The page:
Skip to content
February 20, 2024
Sampling Stormwater from a Catch Basin
February 13, 2024
Sampling Stormwater from an Outlet Pipe
Elements of the Permit
Assess Your Site
There are several things that need to be considered prior to and during your application for a permit. You will need to conduct quite a lot of research prior to completing the Notice of Intent (NOI) and the Stormwater Pollution Prevention Plan (SWPPP) for your site.
Apply for Coverage
After assessing your site, you need to begin the application process in the form of an electronic Notice of Intent (eNOI).
Make a Plan
Your Stormwater Pollution Prevention Plan (SWPPP) describes what you are doing, how you will do it, and what BMPs you are going to implement to maintain permit compliance at all your discharge points. Each permitted project must submit a Stormwater Pollution Prevention Plan (SWPPP); outlined in Section S3 of the ISGP.
Monitoring Your Site
After you attain coverage under the ISGP, it is required that your site is actively monitored to ensure the SWPPP is being followed and compliance with the permit is being achieved.
Identifying what sample parameters your site is required to monitor, finding a laboratory that can analyze your samples, and using proper sampling techniques are all critical elements of an effective stormwater management program at a facility.
The ISGP has identified those BMPs that are required on all sites as a minimum but also provides lists and guidance for all other BMPs categorically so that you can select and apply them as needed in response to monitoring that identifies exceedance of permit benchmarks.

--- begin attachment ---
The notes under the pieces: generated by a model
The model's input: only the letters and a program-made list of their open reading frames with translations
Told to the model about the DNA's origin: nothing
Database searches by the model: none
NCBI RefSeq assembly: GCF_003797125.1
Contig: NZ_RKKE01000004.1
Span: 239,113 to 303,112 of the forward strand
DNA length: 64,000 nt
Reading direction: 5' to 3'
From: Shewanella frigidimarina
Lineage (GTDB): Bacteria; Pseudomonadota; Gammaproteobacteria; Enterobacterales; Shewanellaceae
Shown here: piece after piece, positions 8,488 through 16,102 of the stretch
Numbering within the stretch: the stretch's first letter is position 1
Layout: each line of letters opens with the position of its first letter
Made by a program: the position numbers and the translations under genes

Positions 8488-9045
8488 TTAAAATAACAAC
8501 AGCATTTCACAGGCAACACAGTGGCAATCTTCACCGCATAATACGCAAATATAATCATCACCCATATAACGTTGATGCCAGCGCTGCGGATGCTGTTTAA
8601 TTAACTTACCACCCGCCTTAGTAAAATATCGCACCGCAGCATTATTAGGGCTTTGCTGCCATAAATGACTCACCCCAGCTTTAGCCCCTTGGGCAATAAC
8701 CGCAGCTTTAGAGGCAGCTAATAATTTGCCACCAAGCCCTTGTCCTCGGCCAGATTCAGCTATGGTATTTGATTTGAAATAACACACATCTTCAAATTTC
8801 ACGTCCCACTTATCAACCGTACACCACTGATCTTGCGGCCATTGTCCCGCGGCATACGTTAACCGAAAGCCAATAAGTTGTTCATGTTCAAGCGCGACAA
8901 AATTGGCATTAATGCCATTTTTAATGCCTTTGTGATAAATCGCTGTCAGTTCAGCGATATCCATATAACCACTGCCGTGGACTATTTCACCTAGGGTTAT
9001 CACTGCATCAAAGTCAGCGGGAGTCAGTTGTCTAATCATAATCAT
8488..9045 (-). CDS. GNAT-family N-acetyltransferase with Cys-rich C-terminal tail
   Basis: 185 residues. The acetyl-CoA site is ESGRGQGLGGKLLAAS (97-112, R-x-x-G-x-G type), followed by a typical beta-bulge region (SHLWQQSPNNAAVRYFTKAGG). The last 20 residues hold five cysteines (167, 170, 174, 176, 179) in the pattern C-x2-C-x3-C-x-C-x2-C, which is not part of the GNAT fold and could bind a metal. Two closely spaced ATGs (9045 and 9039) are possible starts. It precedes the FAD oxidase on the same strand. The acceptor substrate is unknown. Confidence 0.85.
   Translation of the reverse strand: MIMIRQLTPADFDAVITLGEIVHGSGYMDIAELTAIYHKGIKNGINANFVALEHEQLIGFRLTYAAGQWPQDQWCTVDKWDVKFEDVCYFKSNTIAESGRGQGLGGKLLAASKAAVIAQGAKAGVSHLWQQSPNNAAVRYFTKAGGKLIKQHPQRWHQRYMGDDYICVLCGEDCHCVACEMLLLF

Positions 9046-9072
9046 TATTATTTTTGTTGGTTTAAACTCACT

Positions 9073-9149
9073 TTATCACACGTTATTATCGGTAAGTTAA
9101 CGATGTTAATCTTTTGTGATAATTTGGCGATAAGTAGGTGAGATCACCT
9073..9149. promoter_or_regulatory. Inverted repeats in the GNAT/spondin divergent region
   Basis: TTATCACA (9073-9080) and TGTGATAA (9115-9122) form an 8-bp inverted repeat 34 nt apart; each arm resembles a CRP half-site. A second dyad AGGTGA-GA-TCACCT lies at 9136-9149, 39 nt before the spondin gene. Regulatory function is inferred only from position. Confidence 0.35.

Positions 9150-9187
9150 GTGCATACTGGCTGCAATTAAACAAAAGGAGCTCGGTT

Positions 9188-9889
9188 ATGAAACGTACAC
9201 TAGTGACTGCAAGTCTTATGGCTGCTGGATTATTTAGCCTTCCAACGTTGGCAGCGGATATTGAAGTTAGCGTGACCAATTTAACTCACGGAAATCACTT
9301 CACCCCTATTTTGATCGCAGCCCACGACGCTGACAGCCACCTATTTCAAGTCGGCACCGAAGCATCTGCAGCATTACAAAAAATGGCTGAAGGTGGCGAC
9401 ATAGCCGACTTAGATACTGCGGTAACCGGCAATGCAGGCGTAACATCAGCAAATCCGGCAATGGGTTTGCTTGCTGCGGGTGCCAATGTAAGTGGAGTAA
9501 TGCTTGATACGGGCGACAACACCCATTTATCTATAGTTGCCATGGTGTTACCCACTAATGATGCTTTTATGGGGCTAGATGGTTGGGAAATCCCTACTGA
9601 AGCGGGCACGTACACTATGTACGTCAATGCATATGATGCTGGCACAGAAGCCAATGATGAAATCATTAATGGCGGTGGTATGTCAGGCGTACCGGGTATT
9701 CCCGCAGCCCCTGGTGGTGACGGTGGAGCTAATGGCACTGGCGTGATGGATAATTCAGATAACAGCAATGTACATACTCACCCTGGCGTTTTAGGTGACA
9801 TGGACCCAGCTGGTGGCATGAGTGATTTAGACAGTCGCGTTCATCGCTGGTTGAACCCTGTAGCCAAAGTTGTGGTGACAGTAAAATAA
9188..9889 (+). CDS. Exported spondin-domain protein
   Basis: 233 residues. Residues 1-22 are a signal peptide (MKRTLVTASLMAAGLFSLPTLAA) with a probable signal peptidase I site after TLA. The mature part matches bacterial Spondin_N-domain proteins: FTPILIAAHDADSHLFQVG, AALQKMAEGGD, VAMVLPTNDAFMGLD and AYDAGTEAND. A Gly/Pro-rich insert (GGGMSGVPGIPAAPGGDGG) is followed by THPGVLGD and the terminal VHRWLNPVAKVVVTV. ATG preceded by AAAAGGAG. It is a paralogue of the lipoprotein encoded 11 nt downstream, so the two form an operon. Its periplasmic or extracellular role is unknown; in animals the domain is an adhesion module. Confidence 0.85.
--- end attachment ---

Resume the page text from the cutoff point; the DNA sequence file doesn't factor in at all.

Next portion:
Facilities whose quarterly sampling results exceed benchmarks are required to go through the corrective action process. Corrective actions are strategies that facilities must implement to reduce pollutants in their stormwater discharge and bring their samples below the benchmark values.
Reporting & Recordkeeping
Every permitted industrial site has a significant amount of paperwork to manage. Some of the paperwork is completed and remains on site as part of the internal record-keeping procedure.
These factors can include site-specific issues, the use of best management practices, and the involvement of stakeholders. Understanding and addressing these additional considerations can help ensure successful compliance with the permit and protect Washington’s water resources.
The State Environmental Policy Act (SEPA) is a state law in Washington that requires state and local agencies to consider the potential environmental impacts of proposed projects before making decisions. This process is required for most sites requiring stormwater permit coverage.